Saturday, January 19, 2013

China - Day 3 - Afternoon - Tienanmen Square & The Forbidden City

As you could probably tell from the photos of our visit to the Ming Tombs and the Sacred Way, we weren't nearly as cold on Day 3 as we were on Day 2. The temperature was a few degrees warmer, the sun was out and it wasn't breezy. Don't get me wrong, it was still cold - just not bone chilling. It was nice to walk around and not be bundled up from head to toe - and to take a photo and be able to see the person's face (and not just two eyes peeking out above a scarf and below a hat). 

We left the Sacred Way and drove back in the direction of Beijing. Lisa took us to another "local" restaurant (the kind of place where, when 7 Westerns walk in, everyone goes silent and stares). Fortunately, we were seated in a screened area in the corner of the restaurant so we weren't everyone's entertainment for the day. The menu had really good pictures of the food on offer so we just pointed and ordered. The food was delicious. We had cleared our plates at lunch the day before, but on this day, we literally licked them clean. While we were eating, Lisa went to a restaurant down the street to get a donkey burger (yes, truly donkey meat) for her lunch. Donkey meat is a product of her hometown and she likes to have it when she can find it in Beijing. She was very generous (?) to share it with us and I think, with the exception of Caitlynne, we all had a taste. The meat wasn't shaped like a "burger" but rather was sliced and served in a pita bread wrap, more like a gyro. I would like to say it tasted like chicken (ha!) but it didn't and I really don't know how I would describe.   

It was about a 15 minute drive from the restaurant to Tienanmen Square and the Forbidden City. The driver let us out at the bottom of the Square and the plan was for us to walk north across the Square and through the Forbidden City to meet him on the other side. As I wrote in an earlier post, the Square was just that, a Square. Just as we arrived, the wind picked up (look at the flag in the background) and it became quite chilly.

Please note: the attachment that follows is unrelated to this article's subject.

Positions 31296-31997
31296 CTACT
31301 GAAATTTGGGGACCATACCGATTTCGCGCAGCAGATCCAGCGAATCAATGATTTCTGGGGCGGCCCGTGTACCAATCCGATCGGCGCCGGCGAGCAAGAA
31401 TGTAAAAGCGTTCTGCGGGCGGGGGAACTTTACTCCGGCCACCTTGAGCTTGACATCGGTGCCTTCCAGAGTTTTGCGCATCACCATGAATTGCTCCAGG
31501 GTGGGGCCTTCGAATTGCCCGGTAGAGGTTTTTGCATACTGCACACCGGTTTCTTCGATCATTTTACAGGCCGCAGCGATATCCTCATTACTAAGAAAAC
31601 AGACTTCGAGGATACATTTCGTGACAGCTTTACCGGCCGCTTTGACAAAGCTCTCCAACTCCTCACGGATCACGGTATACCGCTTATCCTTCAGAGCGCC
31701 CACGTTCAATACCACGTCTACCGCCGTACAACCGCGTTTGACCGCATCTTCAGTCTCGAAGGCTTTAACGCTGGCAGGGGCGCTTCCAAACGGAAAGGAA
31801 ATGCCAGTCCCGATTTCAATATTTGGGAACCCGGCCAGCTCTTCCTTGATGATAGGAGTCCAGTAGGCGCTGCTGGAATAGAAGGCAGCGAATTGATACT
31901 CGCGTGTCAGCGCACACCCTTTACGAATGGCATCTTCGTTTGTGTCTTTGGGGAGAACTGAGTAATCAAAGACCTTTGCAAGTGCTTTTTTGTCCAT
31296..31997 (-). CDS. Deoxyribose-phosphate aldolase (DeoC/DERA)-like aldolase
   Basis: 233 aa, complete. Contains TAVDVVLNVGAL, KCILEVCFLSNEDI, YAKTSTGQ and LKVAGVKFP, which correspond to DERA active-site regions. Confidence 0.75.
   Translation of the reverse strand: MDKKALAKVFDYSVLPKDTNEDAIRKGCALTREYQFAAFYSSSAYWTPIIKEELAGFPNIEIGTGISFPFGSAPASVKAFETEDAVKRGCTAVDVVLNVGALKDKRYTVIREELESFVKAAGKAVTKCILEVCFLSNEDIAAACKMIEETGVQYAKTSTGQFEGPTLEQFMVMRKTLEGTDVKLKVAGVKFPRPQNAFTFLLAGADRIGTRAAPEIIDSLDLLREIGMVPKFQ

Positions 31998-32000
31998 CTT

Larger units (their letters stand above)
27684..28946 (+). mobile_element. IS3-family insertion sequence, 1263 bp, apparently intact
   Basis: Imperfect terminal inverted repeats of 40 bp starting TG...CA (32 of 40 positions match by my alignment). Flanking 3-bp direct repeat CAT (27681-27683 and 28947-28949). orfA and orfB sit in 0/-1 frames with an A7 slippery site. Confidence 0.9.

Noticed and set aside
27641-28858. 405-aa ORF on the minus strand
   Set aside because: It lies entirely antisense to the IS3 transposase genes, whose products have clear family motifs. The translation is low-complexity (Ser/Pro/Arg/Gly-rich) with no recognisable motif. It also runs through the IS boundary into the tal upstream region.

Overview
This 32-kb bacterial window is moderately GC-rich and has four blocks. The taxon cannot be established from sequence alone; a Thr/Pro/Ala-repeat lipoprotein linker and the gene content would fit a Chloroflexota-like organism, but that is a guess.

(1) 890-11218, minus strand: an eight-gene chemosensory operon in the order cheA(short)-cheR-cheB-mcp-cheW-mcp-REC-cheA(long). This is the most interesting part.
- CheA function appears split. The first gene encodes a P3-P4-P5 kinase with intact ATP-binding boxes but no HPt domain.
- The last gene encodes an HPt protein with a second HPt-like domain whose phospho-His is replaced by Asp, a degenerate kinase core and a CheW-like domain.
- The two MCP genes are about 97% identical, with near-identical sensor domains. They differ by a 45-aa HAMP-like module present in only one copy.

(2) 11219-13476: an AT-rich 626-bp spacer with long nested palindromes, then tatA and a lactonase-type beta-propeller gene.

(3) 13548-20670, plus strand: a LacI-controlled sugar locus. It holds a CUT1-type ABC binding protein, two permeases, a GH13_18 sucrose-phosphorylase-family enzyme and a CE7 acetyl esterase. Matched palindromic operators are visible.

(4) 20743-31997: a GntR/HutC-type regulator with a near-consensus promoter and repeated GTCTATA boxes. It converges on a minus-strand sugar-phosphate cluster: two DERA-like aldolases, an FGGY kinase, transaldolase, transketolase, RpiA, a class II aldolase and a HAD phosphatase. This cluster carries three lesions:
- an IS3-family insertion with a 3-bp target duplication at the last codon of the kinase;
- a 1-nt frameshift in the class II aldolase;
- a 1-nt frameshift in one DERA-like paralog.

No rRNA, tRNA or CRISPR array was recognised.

Tienanmen Square (named after the Tienanmen Gate - the Gate of Heavenly Peace) is the third largest public square in the world. It is almost 109 acres large and borders the southern edge of the Forbidden City. The Square has great cultural significance to the Chinese. In addition to being the site of several important events in Chinese history, it also contains the Monument of the Heroes of the Revolution, the Great Hall of the People, the Chinese History Museum, and the Mao Zedong Memorial Hall. Mao Zedong announced the formation of the People's Republic in the Square on October 1, 1949, and its anniversary is still observed there.

Outside of China, Tienanmen Square is best known as the site of the pro-democracy protests in the Spring of 1989. In April of that year, Chinese students began a massive demonstration for democratic reform in the Square. The students were later joined by workers, intellectuals and civil servants until over 1 Million people were assembled in the Square. Although the Chinese Government declared martial law near the end of May, the protesters continued to demand that the leadership resign. On the nights of June 3rd and 4th, the government moved tanks and troops into the Square and violently repressed the protests with the massacre of several hundreds (or possibly thousands) of students and civilians in the Square. Before we arrived at the Square, Lisa told us that any and all of her information about the repression of the protests comes from foreigners. Understandably, the event (or at least the truth about it) is not acknowledged or documented anywhere in Chinese history. In fact, Lisa said there are plainclothes policeman all over the Square who walk among the visitors and listen for any conversation about the repression. I think that was a subtle hint for us not to say anything or ask questions about the incident. 

The photo below is of the granite Monument to the People's Heroes which is at the center of the Square. The monument was built in 1952 and it is the largest monument in China. Chairman Mao's statement "The People's Heroes are Immortal' is engraved on the monument. Eight relief panels (two on each side of the bottom of the monument) show the development of Chinese modern history (according to them). 
At the north end of the Square is Tienanmen Tower.
When the Forbidden City was built in 1417 during the Ming Dynasty, the Tienanmen Tower was considered to be the front door of the Forbidden City and was used by the Ming and Qing Emperors and government ministers and officials to enter the City. Official ceremonies were often held on the balcony of the Tower from which the emperor could overlook the masses of common people assembled in the Square. 

I am not sure what the building in the photo below is. The Square was surrounded by many government buildings and museums.
After we reached the northern edge of the square, Lisa took us through an underground tunnel that ran beneath a very busy street and we came up in front of Tienanmen Tower and on the southernmost part of the Forbidden City. On the map below, you can see the layout of this area. Tienanmen Square is south of the Forbidden City and Jingshen Park is located to the very north. Our hotel was to the right of the Forbidden City (on the street that is marked in yellow - Wangfujing Drive). 
The Forbidden City was built over 14 years during the reign of Emperor Chengzu in the Ming Dynasty. It was the imperial palace for twenty-four emperors during the Ming and Qing dynasties and fourteen emperors of the Ming dynasty and ten emperors of the Qing dynasty reigned there. It was forbidden to enter the palace without special permission of the emperor, hence its name "'The Forbidden City'.